In September in Dresden, Chopin proposed to the 17-year-old Maria Wodzińska. His proposal was accepted, but conditionally: during a one-year trial period, Chopin was to take care of his frail health by changing his lifestyle. In October in Paris, he met the then thirty-two-year-old George Sand for the first time, and noted his reaction: “What a loathsome woman she is!”
The Wodziński family withdrew from the plan of Chopin’s marriage to Maria. On a bundle of letters from Maria Wodzińska, Chopin wrote: “My misery.”
In May, Chopin got closer to George Sand, in July Eugene Delacroix made sketches for their portrait together, and in October they left for Majorca, where their affair was to reach its culminating point. They stayed there until February of the next year, living, among others, in the derelict Carthusian monastery in Valldemosa. The damp climate and wintry weather badly affected Chopin’s health. In Majorca, he completed one of his greatest artistic achievements, the cycle of 24 Preludes.
Having left Majorca, Chopin and George Sand spent three more months in Marseilles, also taking a trip to Genoa, and then went to George Sand’s estate in Nohant in central France. Here Chopin wrote his Sonata in B-flat Minor with the “Funeral March”, and studied Johann Sebastian Bach’s Das Wohltemperierte Klavier.
In October, Chopin returned to Paris, keeping secret his relationship with George Sand.
Together with George Sand, Chopin attended the great Polish poet Adam Mickiewicz’s lectures in Collège de France.
Another summer in Nohant. Chopin spent all the summers there until 1846.
Enthusiastic reviews after a concert in Salle Pleyel: “Chopin has reached his peak.”
A meeting with his sister Ludwika and her husband in Paris, then they stayed together in Nohant.
During a stay in Nohant, first major conflicts with George Sand and her son Maurice.
In February, together with George Sand Chopin took part in a ball organised by the Czartoryski family. His last summer in Nohant, marked by bitter conflicts. Chopin wrote Nocturnes op. 62 and Mazurkas op. 63.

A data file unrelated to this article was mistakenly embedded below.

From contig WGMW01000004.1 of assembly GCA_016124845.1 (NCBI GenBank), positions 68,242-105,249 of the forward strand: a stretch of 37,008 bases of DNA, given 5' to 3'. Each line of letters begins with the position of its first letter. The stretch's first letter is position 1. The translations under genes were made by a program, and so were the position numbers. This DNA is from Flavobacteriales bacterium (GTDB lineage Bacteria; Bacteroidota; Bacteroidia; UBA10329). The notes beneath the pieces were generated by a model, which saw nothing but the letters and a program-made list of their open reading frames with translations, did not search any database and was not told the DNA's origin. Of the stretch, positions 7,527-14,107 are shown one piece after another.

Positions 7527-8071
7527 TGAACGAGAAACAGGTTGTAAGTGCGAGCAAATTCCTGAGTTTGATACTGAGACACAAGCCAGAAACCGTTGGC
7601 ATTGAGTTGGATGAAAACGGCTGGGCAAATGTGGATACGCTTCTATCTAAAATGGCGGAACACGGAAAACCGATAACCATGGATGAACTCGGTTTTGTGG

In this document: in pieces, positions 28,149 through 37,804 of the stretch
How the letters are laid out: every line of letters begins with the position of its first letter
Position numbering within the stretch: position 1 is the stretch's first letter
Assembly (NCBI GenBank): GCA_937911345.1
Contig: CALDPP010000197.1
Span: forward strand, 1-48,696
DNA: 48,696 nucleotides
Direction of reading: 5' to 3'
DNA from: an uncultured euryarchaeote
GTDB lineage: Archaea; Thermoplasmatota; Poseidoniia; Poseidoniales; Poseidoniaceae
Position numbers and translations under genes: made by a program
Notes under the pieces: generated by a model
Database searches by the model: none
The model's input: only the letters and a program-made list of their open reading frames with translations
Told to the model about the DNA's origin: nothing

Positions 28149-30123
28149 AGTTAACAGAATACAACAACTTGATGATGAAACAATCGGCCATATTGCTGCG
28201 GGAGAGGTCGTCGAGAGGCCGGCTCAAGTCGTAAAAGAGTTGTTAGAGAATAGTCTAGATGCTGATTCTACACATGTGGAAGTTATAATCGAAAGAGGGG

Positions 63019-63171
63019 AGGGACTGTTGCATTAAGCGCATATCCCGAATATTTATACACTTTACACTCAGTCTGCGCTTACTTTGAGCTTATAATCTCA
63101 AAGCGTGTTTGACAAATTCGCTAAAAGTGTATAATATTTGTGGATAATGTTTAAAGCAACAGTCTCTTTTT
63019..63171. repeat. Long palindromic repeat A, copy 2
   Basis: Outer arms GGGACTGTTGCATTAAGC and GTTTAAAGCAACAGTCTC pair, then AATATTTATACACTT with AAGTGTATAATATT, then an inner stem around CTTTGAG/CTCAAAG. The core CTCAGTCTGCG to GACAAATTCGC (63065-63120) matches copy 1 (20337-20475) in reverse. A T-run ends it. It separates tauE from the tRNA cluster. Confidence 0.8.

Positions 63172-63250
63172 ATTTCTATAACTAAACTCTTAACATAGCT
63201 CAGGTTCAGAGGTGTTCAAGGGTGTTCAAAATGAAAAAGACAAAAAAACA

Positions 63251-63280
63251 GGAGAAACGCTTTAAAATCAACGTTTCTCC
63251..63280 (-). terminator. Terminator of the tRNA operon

In George Sand’s violent argument with her daughter Solange, Chopin took her daughter’s side.
On 16th February in Salle Pleyel, Chopin gave his last Parisian concert, drawing rave reviews. On 4th February – his last, accidental meeting with George Sand. From April till November, Chopin stayed in England and Scotland, giving concerts and lessons. On 16th November in London, he gave his last public concert. In that year, he wrote his last finished works: Waltz in A Minor and Mazurka in G Minor.
Chopin wrote sketches for his last, unfinished work, the Mazurka in F Minor. After two haemorrhages on 22nd June Chopin was diagnosed by the physician as having tuberculosis in the final stage. On 9th August, Chopin’s sister Ludwika came to Paris with her husband and daughter. On 15th October, Delfina Potocka sang for Chopin. The composer received the sacrament of the last ointment. He requested that his heart be taken out after his death, and brought to Poland. He died on 17th October, at 2 a.m. After the dissection on 18th October, his embalmed body was laid in the crypt of St Magdalen’s Church.
On 30th October, the funeral was held in St Magdalen’s Church. Chopin’s body was buried in the Père Lachaise Cemetery, and his sister Ludwika took the composer’s heart to Poland, where it was encased in the pillar of St Cross Church in Krakowskie Przedmieście Street. In 1880, an epitaph by Leandro Marconi was unveiled.
- for solo piano:
Allegro de concert in A major op. 46 (1841)
Ballades in G minor op. 23 (1835), F major op. 38 (1839), A flat major op. 47 (1841), F minor op. 52 (1842)
Barcarolle in F sharp major op. 60 (1846)
Berceuse (Lullaby) in D flat major op. 57 (1844)
Bolero in C major op. 19 (before 1834)
3 Ecossaises op. 72 (1830)
Studies op. 10 (1829-32), op. 25 (before 1837), 3 Nouvelles études (1839)
Fantasy in F minor op. 49 (1841)
Impromptus in A flat major op. 29 (before 1837), F sharp major op. 36 (1839), G flat major op. 51 (1842), Fantaisie Impromptu in C sharp major op. 66 (c. 1834)
24 Preludes op. 28 (1831-39)
Prelude in C sharp minor op. 45 (1841)
Scherzos in B minor op. 20 (1831-34), B flat minor op. 31 (1835-37), C sharp minor op. 39 (1839), E major op. 54 (1842)
Sonatas in C minor op. 4 (1827/28), B flat minor op. 35 (1839), B minor op. 58 (1844)
Tarantella in A flat major op. 43 (1841)
- chamber music:
Grand duo concertant for piano and cello (1832/33)
Introduction and Polonaise in C major op. 3 for piano and cello (1830)
Sonata in G minor op. 65 for piano and cello (1846/47)
Trio in G minor op. 8 for piano, violin and cello (1829)
- for piano and orchestra:
Andante spianato and Polonaise in E flat major op. 22 (1830-36)
Fantasy on Polish themes in A major op. 13 (c. 1829)
Piano Concerto No. 1 in E minor op. 11 (1830)
Piano Concerto No. 2 in F minor op. 21 (1829/30)
Rondo à la krakowiak in F major op. 14 (1828)
Variations in B flat major op. 2 on the aria “Là ci darem la mano” from the opera “Don Juan” by Mozart (1827/28)
19 Songs op. 74 (1829-47)